Paol tried to ease Reyd’s embarrassment. “Thanks for asking, Reyd. It’s always good for me to remind myself of my personal reason. Let me assure you that I’ve thought through every horrible scenario that you have, and many more than those. Further, let me state that the decision isn’t as easy as I might let on with my language. Leaving my family behind like this is a very, very difficult thing to do. But, I take comfort in believing honestly that there is more purpose in a life given in service to others. Sure, I could wait for my acquittal in prison, and then return to the business sector and continue to build products and earn profits, but how does that help my fellow man? This is a fulfilling opportunity that I trust will give more to the world than I otherwise could contribute. In short, this is what will make my life meaningful.
“That said, it is easy to think that I am just doing this to save my own skin—meaning, I have been convicted of a murder I did not commit, and this buys me time for my name to be cleared. However, it is harder to make a case for my friend here. When the opportunity was presented to him, he scoffed at it—didn’t even give it a thought before saying it was crazy. He did the numbers, he knew that he would probably be out of prison before the spaceship even left the ground. He might have his freedom today on parole. But, in the end, he could sense what a big opportunity this was for this country, indeed this world.”
“Off the record,” Joram spoke up for the first time during the interchange. “The media is frenzied about the odds of this. You can’t turn around without seeing some update on the odds in Vegas. Does it bother you guys that most think this won’t succeed?”
Blade let out a groan.
“Every time I hear the naysayers, I remind myself of Christopher Columbus. Most people laughed him to scorn, and fo’ six persistent years, he tried hard to convince people that you could sail a ship towards the west to get someplace that’s in the east. Ludicrous, ain’t it? It’s no wonder nobody believed him. Finally Spain took a risk on him and provided him with the support he needed. It was awful brave of him to do it, but I remember readin’ a quote from Columbus that showed me why he had faith that his mission would succeed. He said:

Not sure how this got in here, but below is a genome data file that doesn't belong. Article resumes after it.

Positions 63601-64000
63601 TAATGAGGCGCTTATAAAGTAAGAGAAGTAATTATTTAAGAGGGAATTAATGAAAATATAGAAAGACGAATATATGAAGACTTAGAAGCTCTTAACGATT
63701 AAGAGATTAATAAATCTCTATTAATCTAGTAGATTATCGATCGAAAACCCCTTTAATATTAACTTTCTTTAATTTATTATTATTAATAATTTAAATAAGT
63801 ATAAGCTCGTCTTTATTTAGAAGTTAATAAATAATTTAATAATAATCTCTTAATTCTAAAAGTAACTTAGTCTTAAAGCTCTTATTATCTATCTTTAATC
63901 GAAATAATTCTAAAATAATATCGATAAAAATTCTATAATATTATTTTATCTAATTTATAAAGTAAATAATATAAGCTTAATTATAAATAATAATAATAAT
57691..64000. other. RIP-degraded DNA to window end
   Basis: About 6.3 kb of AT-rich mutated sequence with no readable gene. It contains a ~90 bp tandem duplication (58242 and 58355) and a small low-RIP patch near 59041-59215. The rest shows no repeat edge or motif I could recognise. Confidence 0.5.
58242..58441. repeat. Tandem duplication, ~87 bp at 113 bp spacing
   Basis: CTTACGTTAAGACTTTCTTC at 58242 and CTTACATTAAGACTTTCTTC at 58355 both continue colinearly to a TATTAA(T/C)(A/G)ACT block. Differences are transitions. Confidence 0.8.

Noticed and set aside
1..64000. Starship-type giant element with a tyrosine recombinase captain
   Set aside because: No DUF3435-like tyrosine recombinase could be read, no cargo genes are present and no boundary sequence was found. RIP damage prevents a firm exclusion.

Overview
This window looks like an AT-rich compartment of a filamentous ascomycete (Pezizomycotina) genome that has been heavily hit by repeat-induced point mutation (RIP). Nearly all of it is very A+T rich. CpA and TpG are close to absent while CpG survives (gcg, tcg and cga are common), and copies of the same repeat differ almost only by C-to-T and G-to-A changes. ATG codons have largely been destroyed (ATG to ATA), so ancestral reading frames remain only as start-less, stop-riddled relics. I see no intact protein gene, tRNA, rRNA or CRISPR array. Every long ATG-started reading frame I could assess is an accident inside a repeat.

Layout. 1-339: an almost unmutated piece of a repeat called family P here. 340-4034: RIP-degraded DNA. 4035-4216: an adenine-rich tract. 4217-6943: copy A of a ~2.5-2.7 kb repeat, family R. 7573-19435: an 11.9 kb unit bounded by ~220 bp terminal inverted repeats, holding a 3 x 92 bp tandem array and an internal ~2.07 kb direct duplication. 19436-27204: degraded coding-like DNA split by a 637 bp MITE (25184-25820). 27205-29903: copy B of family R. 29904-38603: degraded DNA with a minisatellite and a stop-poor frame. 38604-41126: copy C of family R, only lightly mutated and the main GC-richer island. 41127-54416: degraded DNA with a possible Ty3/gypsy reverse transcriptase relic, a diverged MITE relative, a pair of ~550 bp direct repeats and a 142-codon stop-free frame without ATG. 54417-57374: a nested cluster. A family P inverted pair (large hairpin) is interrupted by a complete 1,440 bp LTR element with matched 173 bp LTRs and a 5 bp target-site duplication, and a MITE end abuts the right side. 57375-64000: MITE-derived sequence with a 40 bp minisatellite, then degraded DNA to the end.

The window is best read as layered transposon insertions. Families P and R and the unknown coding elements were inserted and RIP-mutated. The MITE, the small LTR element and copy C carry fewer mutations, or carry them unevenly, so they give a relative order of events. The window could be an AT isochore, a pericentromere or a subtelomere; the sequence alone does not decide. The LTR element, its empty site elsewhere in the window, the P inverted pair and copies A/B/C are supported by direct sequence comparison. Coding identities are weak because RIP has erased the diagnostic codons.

“With a hand that could be felt, the Lord opened my mind to the fact that it would be possible to sail and he opened my will to desire to accomplish the project. This was the fire that burned within me, the fire of the Holy Spirit urging me to press forward.”
“Now, I’m not much of a religious man, and I certainly ain’t felt no Spirit urging me towards Earth2, but I believe that this mission—this exploration—can succeed. First, Columbus—as an insider—believed in himself and his mission. He knew things that the critics didn’t ever know. I can tell ya’ that with what I’ve seen in the last few years, what the critics don’t understand, is that every possible brainstormed problem, issue, and hurdle have been addressed. The odds fo’ success are certainly maximized. Second, there’s no question that we have the technology to succeed. Columbus was able to succeed with far less. Further, Columbus set sail into uncharted waters—there was no evidence that this new path would get him anywhere, let alone to the discovery of a new world. On the other hand, we actually did discover our new world befo’ we’re settin’ sail. We also know the exact path to take to get there, and the computer’s all programmed and ready to go. And that’s that, friends. There’s no use in thinkin’ it can’t be done, because it can.”
“Thank you, Blade, for the Columbus analogy,” Joram congratulated, shaking his head at his own lack of faith. “For the first time, you’ve given me hope that our work of discovery won’t be in vain, because until you return with all of your stories, data, and materials, I’ve often felt that this discovery is really meaningless.”
“Well, Joram, you just keep discoverin’ those amazin’ things out there, and when we return, you’ll have to catch us up on all that we missed out on, ok?”
“Deal!” Joram nodded and smiled enthusiastically.
The door opened to the room where the group was convened, and all attention was diverted to a rather anxious looking mission commander.
“I know that this has been a rather brief meeting,” Vurim Gilroy directed his comments to Carlton Zimmer and his students, “but there is a busy preparation schedule ahead for these two, and they are going to need their rest for the big day tomorrow.”
Zimmer reached out his hand to the astronauts. “Gentlemen, thank you for the interview. This has been a most pleasant exchange. Godspeed on your journey tomorrow. We look forward to seeing you about twelve years from now.”